I recently had the pleasure of attending the Festival of Media Conference in Rome. It was a brilliant conference, and not just because we came home with an amazing haul of gold awards!
TV as a medium was much discussed, but generally from two completely opposing points of view. Either a transforming medium in a great health – in fact 2015 was referred to by one speaker as the Golden Age of TV – or one which is increasingly redundant in today’s complex landscape. From the speakers on the stage, there was seemingly no middle ground.
For a medium that was once the golden goose of advertising, it certainly seems the shine has come off this multi-billion dollar medium. TV ad revenues in Australia are flat at best & share prices have slumped. 7 & 10 boasted share prices of $7 & $1.50 in 2010 – today they are around $1 & 22cents. For advertisers CPMs are increasing and audience delivery for the most part underwhelms. Planners and clients engage in a regular dialogue about the merits of linear broadcast FTA TV and what the right level of investment into the medium should be given significantly changed viewing behaviours and migration to VOD; 14-24’s now spend more than twice as long online than on TV.
The start of 2015 has delivered disappointing audience numbers across a broad range of demos; even for shows with a proven track record & demos with a proven resilience. Even the more traditional TV audience of GB’s with Kids is back 18% this year. There are a few shining stars with Masterchef 2015 being one success story, but what success looks like in 2015 is a huge recalibration on what success looked like 5 years ago and 5 years before that……2m to 1.5m to 1m today….
It’s clear, from where we sit as planners, that TV as a singular solution for an advertiser is long long gone. But here are 5 reasons why TV (both linear broadcast & catch up) should remain an important part of the comms mix for clients for at least a few more years:
- It Works:
Thinkbox, the marketing body for commercial TV in the UK, has a breadth of studies outlining the efficacy of the TV medium in driving client outcomes; PwC, Ebiquity, and the IPA all contributing. The studies cover a number of different pillars such as TV driving profit, driving search & boosting the effectiveness of other media. Equally, Free TV, the equivalent Australian marketing body has a strong range of case studies.
Within m2m we have clients that use sophisticated econometric modelling techniques to both substantiate as well as define the right level of TV investment. We have direct response clients that identify the exact cost per acquisition / cost per download that TV is driving, and we manipulate TV schedules to optimise day of week, time of day, channel and programming mix. For these clients TV is unquestionably delivering results.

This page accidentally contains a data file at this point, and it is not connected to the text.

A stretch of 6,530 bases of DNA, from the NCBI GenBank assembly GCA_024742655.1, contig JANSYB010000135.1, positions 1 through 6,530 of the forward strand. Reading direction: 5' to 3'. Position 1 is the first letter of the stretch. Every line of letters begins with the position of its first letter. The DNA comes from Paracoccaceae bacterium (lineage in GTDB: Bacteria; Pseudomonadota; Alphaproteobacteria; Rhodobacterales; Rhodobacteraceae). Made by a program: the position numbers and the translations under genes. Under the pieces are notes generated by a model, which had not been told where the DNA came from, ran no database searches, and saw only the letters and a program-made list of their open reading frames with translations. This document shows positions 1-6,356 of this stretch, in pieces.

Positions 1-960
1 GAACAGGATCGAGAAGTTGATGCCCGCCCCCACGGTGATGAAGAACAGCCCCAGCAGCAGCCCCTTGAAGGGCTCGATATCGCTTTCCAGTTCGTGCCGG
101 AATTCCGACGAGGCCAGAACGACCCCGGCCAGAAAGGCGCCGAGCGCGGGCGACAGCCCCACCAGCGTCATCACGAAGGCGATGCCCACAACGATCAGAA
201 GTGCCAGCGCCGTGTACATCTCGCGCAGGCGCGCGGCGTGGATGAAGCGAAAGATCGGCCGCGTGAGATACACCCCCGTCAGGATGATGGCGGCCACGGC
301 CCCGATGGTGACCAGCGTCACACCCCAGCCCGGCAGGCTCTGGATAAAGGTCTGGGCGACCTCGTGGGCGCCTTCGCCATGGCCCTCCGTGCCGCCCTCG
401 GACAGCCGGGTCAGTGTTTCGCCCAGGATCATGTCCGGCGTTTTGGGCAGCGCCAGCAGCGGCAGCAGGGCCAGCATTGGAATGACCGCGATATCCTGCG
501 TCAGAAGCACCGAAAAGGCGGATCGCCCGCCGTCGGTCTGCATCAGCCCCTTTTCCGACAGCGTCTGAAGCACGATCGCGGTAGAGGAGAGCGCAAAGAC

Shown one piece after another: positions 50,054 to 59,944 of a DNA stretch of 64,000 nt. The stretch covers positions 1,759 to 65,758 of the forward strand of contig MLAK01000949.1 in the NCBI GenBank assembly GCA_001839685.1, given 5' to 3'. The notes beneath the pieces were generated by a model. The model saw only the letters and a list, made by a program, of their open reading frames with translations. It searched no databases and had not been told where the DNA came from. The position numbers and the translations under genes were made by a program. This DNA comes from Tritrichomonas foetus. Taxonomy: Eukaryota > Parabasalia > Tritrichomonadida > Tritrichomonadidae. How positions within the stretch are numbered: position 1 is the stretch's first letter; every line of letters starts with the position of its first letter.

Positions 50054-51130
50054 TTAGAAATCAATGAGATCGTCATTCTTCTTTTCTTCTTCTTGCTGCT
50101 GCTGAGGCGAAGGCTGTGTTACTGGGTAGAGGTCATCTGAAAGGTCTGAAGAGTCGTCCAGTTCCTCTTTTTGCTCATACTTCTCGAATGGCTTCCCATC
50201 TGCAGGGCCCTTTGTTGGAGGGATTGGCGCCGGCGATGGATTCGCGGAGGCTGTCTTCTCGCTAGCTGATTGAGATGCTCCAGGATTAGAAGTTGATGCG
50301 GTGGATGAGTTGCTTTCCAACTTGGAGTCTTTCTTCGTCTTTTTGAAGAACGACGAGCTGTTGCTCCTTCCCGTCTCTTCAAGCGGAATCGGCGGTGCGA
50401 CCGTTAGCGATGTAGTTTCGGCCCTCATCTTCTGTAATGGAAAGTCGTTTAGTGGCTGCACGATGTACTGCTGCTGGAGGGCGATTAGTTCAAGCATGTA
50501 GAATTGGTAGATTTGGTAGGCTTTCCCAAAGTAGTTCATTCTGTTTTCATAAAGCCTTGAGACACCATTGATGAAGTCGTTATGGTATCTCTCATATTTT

Sky Media Group’s Deputy MD, Jamie West, another speaker at the FoM, oversees the largest broadcast sales house globally and describes the state of the TV medium as being in ‘rude health’. He talked to the myriad of multi device initiatives that are enhancing the customer viewing experience – but it is the data piece which he believes is unlocking the value to advertisers.
MCN like Sky are using subscriber and client data to generate customer segments that are driving more efficient outcomes for clients and more relevant and meaningful commercial messages to viewers.
Sky’s AdSmart allows different ads to be shown to different households watching the same programme. Brands and businesses can now advertise on national channels, but to more relevant audiences. In the UK, 78% of clients using the Adsmart technology are new to TV or new to sky advertisers! MCN’s is on the way to emulating AdSmart, where FOXTEL’s new IQ3 box will be the game changer. This will be MCN’s first opportunity to launch a series of addressable advertising models in Australia.
- Love and emotion:
TV audiences are primed to be emotionally moved; from drama to sport and a host of genres in between. An emotionally engaged audience is far more likely to be moved by (and to recall) advertising content whether it be in the traditional ad break or a pre-roll environment.
If the programming is emotive, this can be further capitalised on through emotive ads. The IPA’s ‘Long and Short of It’ study found that emotional ads are almost twice as effective at generating profit as rational or informative ads.
- The new water cooler moment:
‘People love TV but they love it more with Twitter’ according to Daina Middleton, Head of Global Business Marketing at Twitter. Twitter users tend to watch more live TV, which is a massively important proposition for networks and advertisers alike. Reasons which encourage viewers to watch live TV and to engage in the multi-screen conversation seem to be few and far between. So that fact that people like to watch TV when other people are watching the same thing is without question good news.
- The hero is of course the content:
Great shows are still what consumers flock to & great content will always be sought out by consumers; FTA & streaming services alike are all use hero content as bait to draw audiences to their platforms. With consumers the curators of their content- and not the TV networks – what does this mean for investment into TV shows? Well, it is continuing at pace and scale. Hollywood celebrities are actively migrating to the small screens (True Detective and House of Cards are just two examples). Fox international made 136 scripted shows in 2000 and they will make 350 scripted TV shows in 2015. And production costs per series are significantly higher today! Made for small screen drama is definitely not a genre in decline.
TV is without doubt facing challenging times but a Golden Age? No. But we are not facing the imminent demise of TV either. Frankly, the truth falls somewhere in the middle.
For more m2m thought pieces visit: http://m2mmedia.com.au/